October 30, 2015
When it comes to the culprits behind most oral problems, plaque and tartar are well-known offenders. But if you think those words are interchangeable, you’re mistaken — and knowing the difference between them can help to greatly improve your oral hygiene. Today, your Dental Expressions dentist in Oklahoma City is in with more on the difference between plaque and tartar — listen and learn, and enjoy healthier teeth!
All About Plaque
To put it simply, plaque is the precursor to tartar. It’s the sticky film that’s made up of saliva and bacteria — colorless and soft, it collects daily around the gum line. In fact, it only takes about eight hours for plaque to form.
Because plaque is a highly acidic substance, left on the teeth it can cause serious dental problems. When the acid in plaque breaks through the tooth enamel, cavities can easily form. And since it irritates the gums, plaque left in the mouth for too long can cause bleeding gums, gingivitis and, once it forms into tartar, the more serious periodontitis (more on that below).
Given that it forms so quickly, good oral hygiene can seem like a constant battle with plaque. Fortunately, thorough, consistent brushing and flossing are completely effective in removing the sticky substance.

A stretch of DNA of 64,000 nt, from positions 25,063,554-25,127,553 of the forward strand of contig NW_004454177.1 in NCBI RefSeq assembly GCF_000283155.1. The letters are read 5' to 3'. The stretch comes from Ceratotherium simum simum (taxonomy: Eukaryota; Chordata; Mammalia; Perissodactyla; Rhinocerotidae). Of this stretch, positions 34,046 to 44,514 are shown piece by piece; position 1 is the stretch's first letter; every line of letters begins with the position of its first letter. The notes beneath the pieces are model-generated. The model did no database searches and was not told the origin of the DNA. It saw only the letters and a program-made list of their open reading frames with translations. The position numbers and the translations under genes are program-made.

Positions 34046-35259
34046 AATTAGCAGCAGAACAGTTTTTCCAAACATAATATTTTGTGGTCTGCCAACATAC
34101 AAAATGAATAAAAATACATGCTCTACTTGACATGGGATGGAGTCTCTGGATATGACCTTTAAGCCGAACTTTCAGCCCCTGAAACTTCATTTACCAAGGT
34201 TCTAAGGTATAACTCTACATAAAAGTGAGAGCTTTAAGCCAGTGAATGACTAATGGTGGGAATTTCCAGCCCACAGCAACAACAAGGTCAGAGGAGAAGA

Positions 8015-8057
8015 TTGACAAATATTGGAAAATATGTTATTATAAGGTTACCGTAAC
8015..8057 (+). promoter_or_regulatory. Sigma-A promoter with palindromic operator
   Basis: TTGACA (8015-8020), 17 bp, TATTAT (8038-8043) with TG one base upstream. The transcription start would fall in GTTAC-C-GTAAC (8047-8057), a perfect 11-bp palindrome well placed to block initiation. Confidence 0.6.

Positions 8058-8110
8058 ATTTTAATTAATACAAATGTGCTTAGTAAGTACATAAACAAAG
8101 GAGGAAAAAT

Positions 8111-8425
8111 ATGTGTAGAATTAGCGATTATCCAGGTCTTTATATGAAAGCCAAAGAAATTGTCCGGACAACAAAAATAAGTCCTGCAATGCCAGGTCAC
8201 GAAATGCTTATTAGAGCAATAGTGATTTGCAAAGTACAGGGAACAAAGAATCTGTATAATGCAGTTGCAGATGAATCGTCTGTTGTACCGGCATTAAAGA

What Comes After Plaque: Tartar
While plaque is colorless, you can’t miss tartar — it’s the yellow or brown, hard substance you can see along the gumline. Hardened by the mineral deposits in saliva, tartar is merely plaque that hasn’t been removed by consistent brushing and flossing.
Because it’s hard and porous, it’s easy for bacteria to hide out in tartar — and that puts your teeth and gums at a major risk for decay and infection. In fact, plaque that has been left to form into tartar is the number one cause of gum disease and periodontitis, which are frequently associated with tooth loss.
By the time plaque has formed into tartar, you’ll need a professional to help you remove it. The dentists at Dental Expressions use special scaling instruments to clean your teeth from tartar, but if the substance has reached beneath the gum line, surgery may be necessary for removal.
Deal With Plaque and Prevent Tartar Through Good Oral Hygiene
The great news is this: you can remove plaque and prevent tartar from ever forming by maintaining your excellent oral hygiene habits. That means brushing thoroughly twice a day, flossing once a day and visiting your dentist regularly. If it’s been more than six months since your last visit to your Oklahoma City and Moore dentist, don’t hesitate to call us to schedule your appointment today.
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